“With everlasting joy upon their heads, they will find gladness and joy, and sorrow and sighing will flee away.” (35:10)

Even though Judah will be disciplined by the LORD, taken in to exile in Babylon, it is not forever. The LORD does not forsake. He will bring them home safely.

Jesus is deeply wonderful. I think we’ve settled for the Sunday school version of Him, who merely saves us from our sins. All our other problems are for doctors, therapists, Netflix, ice cream, you name it. We’ve somehow managed to compartmentalize Him into a very small jurisdiction, leaving us feeling pretty hopeless about the issues were actually concerned with. 

He is more. He physically heals. He emotion absolves. He promises political righteousness (which is incomprehensible) and justice. He teaches. The Holy Spirit counsels and convicts. 

“In the beginning was the word, and the Word was with God, and the Word was God. He was in the beginning with God. All things were made through Him, and apart from Him nothing was made that has been made.” John 1:1-3

He made everything! Don’t you think He can handle your everything? Ask Him! Invite Him in the the corners of your life that feel unresolveable or hopelessly broken.

Meanwhile, in chapter 36 there’s the immediate threat of Assyria, knocking down Jerusalem’s door saying, “You think your God will save you? Has anyone else’s god saved them?” You’ll have to tune in tomorrow to find out!


Isaiah 33-34

Time is out for the Assyrians. God used their defiance and rebellion for his ultimate plan (he’s quite resourceful), and now he is standing up to show his power & might and rescue his people.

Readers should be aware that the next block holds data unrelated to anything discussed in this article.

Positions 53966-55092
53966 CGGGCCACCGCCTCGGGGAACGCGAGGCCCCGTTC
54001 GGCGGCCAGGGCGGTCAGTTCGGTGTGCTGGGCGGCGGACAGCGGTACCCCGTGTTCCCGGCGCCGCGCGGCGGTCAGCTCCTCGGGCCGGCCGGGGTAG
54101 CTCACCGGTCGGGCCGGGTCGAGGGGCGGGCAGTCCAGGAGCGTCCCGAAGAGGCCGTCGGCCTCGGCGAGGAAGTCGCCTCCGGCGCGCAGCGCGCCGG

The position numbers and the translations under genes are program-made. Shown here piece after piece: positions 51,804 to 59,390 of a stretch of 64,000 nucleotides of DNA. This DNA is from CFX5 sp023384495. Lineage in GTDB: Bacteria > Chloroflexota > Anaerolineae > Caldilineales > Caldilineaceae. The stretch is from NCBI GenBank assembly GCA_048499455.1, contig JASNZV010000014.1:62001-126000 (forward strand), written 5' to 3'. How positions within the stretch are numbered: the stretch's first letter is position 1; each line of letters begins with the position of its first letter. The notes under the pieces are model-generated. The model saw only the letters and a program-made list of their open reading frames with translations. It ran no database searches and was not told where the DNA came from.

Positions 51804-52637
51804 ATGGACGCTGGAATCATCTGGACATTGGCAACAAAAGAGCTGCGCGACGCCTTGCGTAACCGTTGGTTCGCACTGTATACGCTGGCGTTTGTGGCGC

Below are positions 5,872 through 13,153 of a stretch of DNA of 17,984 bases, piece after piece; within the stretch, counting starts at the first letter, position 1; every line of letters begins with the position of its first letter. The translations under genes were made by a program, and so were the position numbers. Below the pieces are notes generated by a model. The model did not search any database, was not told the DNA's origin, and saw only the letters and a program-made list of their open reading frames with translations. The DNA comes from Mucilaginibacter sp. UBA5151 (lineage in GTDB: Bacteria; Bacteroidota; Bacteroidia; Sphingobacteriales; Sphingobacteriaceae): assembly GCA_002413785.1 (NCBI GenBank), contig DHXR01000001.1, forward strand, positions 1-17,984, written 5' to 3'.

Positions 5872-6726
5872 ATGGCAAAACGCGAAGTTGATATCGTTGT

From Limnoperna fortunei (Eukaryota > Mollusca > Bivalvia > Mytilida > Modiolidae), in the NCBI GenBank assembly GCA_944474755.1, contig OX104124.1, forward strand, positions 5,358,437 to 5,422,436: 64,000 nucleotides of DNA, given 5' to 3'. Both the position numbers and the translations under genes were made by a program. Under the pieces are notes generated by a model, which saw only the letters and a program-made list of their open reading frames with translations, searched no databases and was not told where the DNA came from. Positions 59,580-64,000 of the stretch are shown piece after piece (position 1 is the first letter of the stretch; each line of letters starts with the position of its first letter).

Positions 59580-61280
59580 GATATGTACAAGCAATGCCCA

This stuck out to me: 

“Those who are honest and fair, who refuse to profit by fraud, who stay far away from bribes, who refuse to listen to those who plot murder, who shut their eyes to all enticement to do wrong-those are the ones who will dwell on high. The rocks of the mountain will be their fortress. Food will be supplied to them, and they will have water in abundance.” 33:-5-16

When it seems like evil is succeeding, the plans of the wicked are advancing and you can’t catch a break, read this and take heart. 

A few verses later, Isaiah promises that this terror-filled time will soon be in the rear view mirror and they’ll mocking their enemies. There’s something strength-building and character-forming about looking back on hardship and being pleased with how you handled it. That you didn’t join in on your coworkers schemes at work. Or that you didn’t give in to your peers and stood apart from them. That you chose integrity instead of shady shortcuts. 

I’m at the beach this weekend, typing this as I watch the waves from a recliner behind a window. The waves crash relentlessly on the shore and I think of the rocks: a stable fortress that don’t  wash away like the sand around it. It’s making all those biblical analogies of God being our rock come alive.

David says “the Lord is my rock, my fortress and my savior, my God is my rock  in whom I find protection. He is my shield, the power that saves me, and my place of safety”. (2 Samuel 22:3) 

The psalmist tells us “he is my refuge, a rock where no enemy can reach me”. (Psalm 62:7-8) 

Take a minute and think about what you’re facing in your life right now. Financial strain, social pressures, relationships with the ungodly, etc. How are you going to look back on how responded to it? Do you find yourself standing on sand, or rock?